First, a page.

Clara Driscoll headed the Women’s Glass Cutting Department, responsible for cutting, selecting, and assembling the glass for the shades.  In addition, Driscoll was largely responsible for most of the floral designs.  Her counterpart leading the men’s department, Mr. Cantrill, was responsible for the more geometric designs.[12]  By 1900, Tiffany had adopted a policy of collaborative corporate effort, where individual designers did not receive credit for specific designs.  As the head of the studio, Tiffany had direction of all artistic direction and likely approved most if not all designs.  However, there is clear evidence that Driscoll designed the original dragonfly lampshade, as well as evidence suggesting that she was responsible for many subsequent designs.  The dragonfly motif  was first included in a lampshade at the end of the 19th century.  Tiffany lamps were introduced at an exhibition of the Art Nouveau at the Grafton Galleries in London.  In the exhibition publication by Tiffany, design of the 16-inch dragonfly shade was credited to Clara Driscoll explicitly.[13]
Louis Comfort Tiffany was a significant figure in the Art Nouveau period in the United States.  He clearly embraced the design reform.  He spent years developing techniques to allow beauty of the material of his glass be the dominant feature of his design.  His dedication to the concept of hand artisanship was so profound that he even coined the word “favrile” to brand his approach.  Even when economic realities necessitated that parts of his process be mechanized, the ultimate products were assembled by hand.  The lamps received instant critical acclaim when they were introduced, winning top awards at international expositions in Paris and Turin.[14]  Siegfried Bing featured Tiffany lamps in L’Art Nouveau, his Paris gallery.[15]  The popularity of the designs remains popular today.  Antique enthusiasts catalog the various permutations of lampshades and bases and excitedly seek to authenticate when a previously unknown instance surfaces in an estate.  The Hanging Head Dragonfly Shade on Mosaic and Turtleback Base is a dramatic example of the genre.  With the natural motif of the dragonfly, the styling is distinctly Art Nouveau.  The lampshade features a variety of glass segments, including opalescent favrile glass and jewel like cabochons.  The dragonfly wings are particularly noteworthy, with fine copper foil delineating minute fragments of glass.  Unlike many of the other bases, this base is more geometric and prominently features more glass.  Large turtleback tiles  surround the base immediately beneath the shade.  The sides of base are covered with strips composed of glass mosaic tiles).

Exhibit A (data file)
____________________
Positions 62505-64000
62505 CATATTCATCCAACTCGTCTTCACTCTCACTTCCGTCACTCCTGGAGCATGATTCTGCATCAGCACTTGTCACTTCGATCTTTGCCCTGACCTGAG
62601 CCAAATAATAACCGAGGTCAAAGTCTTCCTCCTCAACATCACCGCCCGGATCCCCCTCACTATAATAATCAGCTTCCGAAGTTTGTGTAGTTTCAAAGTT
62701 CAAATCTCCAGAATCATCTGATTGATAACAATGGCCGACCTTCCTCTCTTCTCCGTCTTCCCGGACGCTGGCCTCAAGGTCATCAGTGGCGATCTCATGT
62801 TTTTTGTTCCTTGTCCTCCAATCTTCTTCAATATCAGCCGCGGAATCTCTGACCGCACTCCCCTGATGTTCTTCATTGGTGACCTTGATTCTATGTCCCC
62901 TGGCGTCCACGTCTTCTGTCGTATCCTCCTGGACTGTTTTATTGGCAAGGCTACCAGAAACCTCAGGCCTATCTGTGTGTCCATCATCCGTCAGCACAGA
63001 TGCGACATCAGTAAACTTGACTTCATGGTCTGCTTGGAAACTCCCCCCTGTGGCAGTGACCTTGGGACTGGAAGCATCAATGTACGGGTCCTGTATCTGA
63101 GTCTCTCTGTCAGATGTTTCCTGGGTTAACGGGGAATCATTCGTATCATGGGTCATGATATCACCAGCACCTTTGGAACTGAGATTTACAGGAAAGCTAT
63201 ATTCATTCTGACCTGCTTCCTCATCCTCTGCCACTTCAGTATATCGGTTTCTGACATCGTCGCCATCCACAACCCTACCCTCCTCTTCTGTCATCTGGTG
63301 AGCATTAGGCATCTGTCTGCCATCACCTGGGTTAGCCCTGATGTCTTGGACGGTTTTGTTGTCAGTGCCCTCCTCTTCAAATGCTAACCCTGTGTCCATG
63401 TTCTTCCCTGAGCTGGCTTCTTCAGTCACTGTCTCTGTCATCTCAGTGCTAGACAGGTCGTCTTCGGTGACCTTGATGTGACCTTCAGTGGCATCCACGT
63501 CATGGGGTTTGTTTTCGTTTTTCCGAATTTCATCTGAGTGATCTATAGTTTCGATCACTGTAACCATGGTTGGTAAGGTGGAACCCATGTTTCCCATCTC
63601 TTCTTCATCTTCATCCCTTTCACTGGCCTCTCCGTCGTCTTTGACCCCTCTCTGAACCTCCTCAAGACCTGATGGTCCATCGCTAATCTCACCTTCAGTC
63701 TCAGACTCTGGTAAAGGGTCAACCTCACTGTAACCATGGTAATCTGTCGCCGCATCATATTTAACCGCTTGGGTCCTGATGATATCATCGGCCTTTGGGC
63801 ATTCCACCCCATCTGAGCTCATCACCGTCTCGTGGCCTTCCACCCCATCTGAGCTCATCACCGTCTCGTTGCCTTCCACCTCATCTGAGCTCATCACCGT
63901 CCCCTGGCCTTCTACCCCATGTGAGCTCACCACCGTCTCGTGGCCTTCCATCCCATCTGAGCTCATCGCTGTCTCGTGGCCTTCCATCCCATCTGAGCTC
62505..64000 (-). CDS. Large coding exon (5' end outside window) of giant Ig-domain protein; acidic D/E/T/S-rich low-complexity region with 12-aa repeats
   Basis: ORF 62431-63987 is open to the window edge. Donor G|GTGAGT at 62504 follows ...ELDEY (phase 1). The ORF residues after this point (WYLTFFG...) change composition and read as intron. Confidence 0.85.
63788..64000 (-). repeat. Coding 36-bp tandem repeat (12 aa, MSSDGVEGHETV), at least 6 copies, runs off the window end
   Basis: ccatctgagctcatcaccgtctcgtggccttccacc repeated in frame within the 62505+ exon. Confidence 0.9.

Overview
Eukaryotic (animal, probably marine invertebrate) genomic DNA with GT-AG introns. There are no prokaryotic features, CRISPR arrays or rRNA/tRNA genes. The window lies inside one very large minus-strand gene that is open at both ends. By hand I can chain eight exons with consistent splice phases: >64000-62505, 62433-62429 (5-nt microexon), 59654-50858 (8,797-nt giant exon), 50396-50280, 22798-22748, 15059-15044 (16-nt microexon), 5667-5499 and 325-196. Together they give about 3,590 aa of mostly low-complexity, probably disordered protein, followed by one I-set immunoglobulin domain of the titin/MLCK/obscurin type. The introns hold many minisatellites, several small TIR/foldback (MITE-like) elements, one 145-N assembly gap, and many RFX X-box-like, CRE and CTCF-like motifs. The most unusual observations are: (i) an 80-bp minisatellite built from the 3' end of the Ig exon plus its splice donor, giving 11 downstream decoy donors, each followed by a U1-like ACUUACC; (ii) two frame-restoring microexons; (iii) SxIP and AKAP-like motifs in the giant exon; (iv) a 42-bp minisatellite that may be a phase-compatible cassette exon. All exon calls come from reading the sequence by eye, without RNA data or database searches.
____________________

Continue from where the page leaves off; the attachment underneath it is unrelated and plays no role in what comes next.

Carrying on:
Tiffany lamps remain a success because of both the design and the craftsmanship.  While clearly a product of the Art Nouveau, the integration of lampshade and base and the use of harmonious colors make the designs enduringly popular.  Particularly impressive is the success of the craft.  Tiffany invested years developing a technique to showcase the beauty of glass.  A century later, the vibrancy and quality of his glass is still readily apparent.  He was not the first to develop opalescence and iridescence in glass, and he was extensive imitated both during his time and since.  However, his glass has remained one of the defining examples of American stained glass.